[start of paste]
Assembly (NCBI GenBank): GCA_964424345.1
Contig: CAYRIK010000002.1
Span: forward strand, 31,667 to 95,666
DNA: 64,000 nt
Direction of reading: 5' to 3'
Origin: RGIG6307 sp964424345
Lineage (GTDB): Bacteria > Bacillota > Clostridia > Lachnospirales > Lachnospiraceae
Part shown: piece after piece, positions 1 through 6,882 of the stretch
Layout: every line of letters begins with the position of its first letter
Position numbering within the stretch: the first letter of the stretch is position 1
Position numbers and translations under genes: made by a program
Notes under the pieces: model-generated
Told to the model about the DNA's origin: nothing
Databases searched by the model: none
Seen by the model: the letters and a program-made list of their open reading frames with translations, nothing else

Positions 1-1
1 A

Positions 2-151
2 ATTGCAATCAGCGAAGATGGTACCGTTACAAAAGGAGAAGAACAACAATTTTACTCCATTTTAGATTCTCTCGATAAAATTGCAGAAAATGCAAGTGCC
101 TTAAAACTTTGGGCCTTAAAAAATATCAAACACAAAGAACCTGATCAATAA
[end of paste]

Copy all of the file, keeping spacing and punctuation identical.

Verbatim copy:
Assembly (NCBI GenBank): GCA_964424345.1
Contig: CAYRIK010000002.1
Span: forward strand, 31,667 to 95,666
DNA: 64,000 nt
Direction of reading: 5' to 3'
Origin: RGIG6307 sp964424345
Lineage (GTDB): Bacteria > Bacillota > Clostridia > Lachnospirales > Lachnospiraceae
Part shown: piece after piece, positions 1 through 6,882 of the stretch
Layout: every line of letters begins with the position of its first letter
Position numbering within the stretch: the first letter of the stretch is position 1
Position numbers and translations under genes: made by a program
Notes under the pieces: model-generated
Told to the model about the DNA's origin: nothing
Databases searched by the model: none
Seen by the model: the letters and a program-made list of their open reading frames with translations, nothing else

Positions 1-1
1 A

Positions 2-151
2 ATTGCAATCAGCGAAGATGGTACCGTTACAAAAGGAGAAGAACAACAATTTTACTCCATTTTAGATTCTCTCGATAAAATTGCAGAAAATGCAAGTGCC
101 TTAAAACTTTGGGCCTTAAAAAATATCAAACACAAAGAACCTGATCAATAA